• Brian Kelley

I dabble with my doodles

Teachers take notes. Lots and lots of notes.


Groups of teachers tend to use an individual to record what was discussed and maybe even decided. Teachers save pages and pages of notes--which is just nomenclature for ideas. Pages and pages of ideas pile up and pages and pages of ideas vanish under the weight of the next idea, and the next idea, and the next idea....


Ideas arise everywhere from every corner of every school on every day and we are forced to decide which ideas do we capture? Which ideas are worthy of our time to return to them and/or share with others?


For me, the ideas that come out of my students take precedence over all other ideas, yet it is challenging to maintain a work flow that allows me to remain in the stream of my students ideas...as ideas from outside of the classroom so often drain time and drain energy.


I experimented with note taking systems encountered through my own learning experiences and from my professional relationships. I tried jotting in shorthand. Scraps of paper and charts filled with words and, for me, my eyes seemed to only ever revert back for reconsideration and reflection when an important something (meeting, assessment) was on the horizon and I need to refresh my memory.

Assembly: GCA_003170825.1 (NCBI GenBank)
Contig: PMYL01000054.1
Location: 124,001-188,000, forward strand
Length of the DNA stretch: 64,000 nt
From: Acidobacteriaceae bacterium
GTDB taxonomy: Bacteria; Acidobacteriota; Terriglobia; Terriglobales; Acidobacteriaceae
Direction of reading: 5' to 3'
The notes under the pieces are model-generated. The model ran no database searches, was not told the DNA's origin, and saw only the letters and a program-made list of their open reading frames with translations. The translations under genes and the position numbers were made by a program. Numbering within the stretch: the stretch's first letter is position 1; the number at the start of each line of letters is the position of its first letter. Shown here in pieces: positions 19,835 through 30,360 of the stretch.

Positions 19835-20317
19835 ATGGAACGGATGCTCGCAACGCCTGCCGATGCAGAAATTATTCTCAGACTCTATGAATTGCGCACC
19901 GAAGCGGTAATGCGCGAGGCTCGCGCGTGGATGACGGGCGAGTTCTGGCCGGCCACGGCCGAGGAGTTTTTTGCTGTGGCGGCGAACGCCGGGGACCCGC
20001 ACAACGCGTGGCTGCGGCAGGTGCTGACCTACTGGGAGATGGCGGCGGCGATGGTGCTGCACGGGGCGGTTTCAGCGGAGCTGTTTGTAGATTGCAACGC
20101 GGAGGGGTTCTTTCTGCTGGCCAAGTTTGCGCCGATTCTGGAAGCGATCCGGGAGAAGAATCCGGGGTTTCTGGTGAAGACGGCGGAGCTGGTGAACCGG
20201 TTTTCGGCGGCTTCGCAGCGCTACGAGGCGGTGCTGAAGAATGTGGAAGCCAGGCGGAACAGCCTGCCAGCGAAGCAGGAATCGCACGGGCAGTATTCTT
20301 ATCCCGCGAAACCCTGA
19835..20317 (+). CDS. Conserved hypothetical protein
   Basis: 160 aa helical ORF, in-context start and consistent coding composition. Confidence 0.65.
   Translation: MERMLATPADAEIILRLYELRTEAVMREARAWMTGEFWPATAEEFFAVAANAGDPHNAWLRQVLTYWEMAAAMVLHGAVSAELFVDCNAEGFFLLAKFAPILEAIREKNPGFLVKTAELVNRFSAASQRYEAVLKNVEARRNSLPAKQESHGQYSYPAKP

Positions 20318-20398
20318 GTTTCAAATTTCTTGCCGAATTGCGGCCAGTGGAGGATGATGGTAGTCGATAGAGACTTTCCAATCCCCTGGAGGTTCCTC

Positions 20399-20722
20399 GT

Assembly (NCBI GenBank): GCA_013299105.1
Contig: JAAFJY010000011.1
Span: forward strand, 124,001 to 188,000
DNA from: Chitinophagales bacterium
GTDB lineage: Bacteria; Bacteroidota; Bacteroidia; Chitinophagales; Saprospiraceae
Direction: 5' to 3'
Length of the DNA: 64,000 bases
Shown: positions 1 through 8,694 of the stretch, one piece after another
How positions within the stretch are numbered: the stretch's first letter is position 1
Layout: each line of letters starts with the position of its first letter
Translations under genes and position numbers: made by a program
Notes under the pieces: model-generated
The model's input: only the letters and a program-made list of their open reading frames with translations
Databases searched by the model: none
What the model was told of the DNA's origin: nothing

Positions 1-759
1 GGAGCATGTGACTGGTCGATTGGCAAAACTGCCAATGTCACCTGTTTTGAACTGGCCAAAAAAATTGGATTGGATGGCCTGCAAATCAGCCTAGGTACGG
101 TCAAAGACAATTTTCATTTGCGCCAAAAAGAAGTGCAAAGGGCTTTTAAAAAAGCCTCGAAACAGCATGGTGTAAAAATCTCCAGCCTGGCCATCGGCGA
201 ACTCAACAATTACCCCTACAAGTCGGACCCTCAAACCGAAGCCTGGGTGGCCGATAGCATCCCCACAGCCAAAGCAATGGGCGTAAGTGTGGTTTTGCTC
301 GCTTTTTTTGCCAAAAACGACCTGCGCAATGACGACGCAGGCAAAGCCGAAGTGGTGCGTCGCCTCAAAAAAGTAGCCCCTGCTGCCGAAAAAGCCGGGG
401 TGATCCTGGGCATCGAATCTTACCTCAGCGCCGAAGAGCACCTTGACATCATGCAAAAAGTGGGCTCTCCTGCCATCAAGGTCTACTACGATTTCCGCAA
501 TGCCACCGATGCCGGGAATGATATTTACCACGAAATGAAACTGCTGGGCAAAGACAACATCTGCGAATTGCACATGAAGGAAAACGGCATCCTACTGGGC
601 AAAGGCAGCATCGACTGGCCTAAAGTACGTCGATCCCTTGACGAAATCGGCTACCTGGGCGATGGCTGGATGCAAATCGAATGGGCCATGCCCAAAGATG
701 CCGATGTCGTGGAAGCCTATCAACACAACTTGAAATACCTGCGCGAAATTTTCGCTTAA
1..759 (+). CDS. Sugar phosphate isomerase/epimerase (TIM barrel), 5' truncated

In terms of just my stuff, sketching helps me. I'll sketch as a reader when I can take my time and reread something. I'm not very good at rapidly sketch noting a variety of symbols in the midst of listening to a speaker or while reading. When I sketch students "in the moment" my sketches resemble smudges of circles and slashes that somehow come together to resemble a familiar adolescent.


When I return to sketch my memory of a student conference or of an observation of a small group I experience the most professional exercising of what I do, how I do it, and why I am making the decisions I make.



Sketching conferring after the fact resembles my sketching after reading. Sketching has becomes a way for me to not only reflect but to capture what I am more likely to look at again and carry forward. I can't explain why, but because it is visual, I apply what I learned in that moment of conferring to future situations. I don't read my written notes in the same way. Likewise, I don't revise and edit my written notes. Yet, I dabble with my doodles all the time.


I read my written notes as if words belong only to that student in that situation. I don't read like that on purpose. I know I should be carrying that thinking forward (and I likely do someplace deep inside), but my thinking isn't as present as it is when I am sketching in the moment or returning to look at old sketches of my listening.


One element encouraging growth in this profession is the act of reconsidering what we have read, listened to, and experienced.


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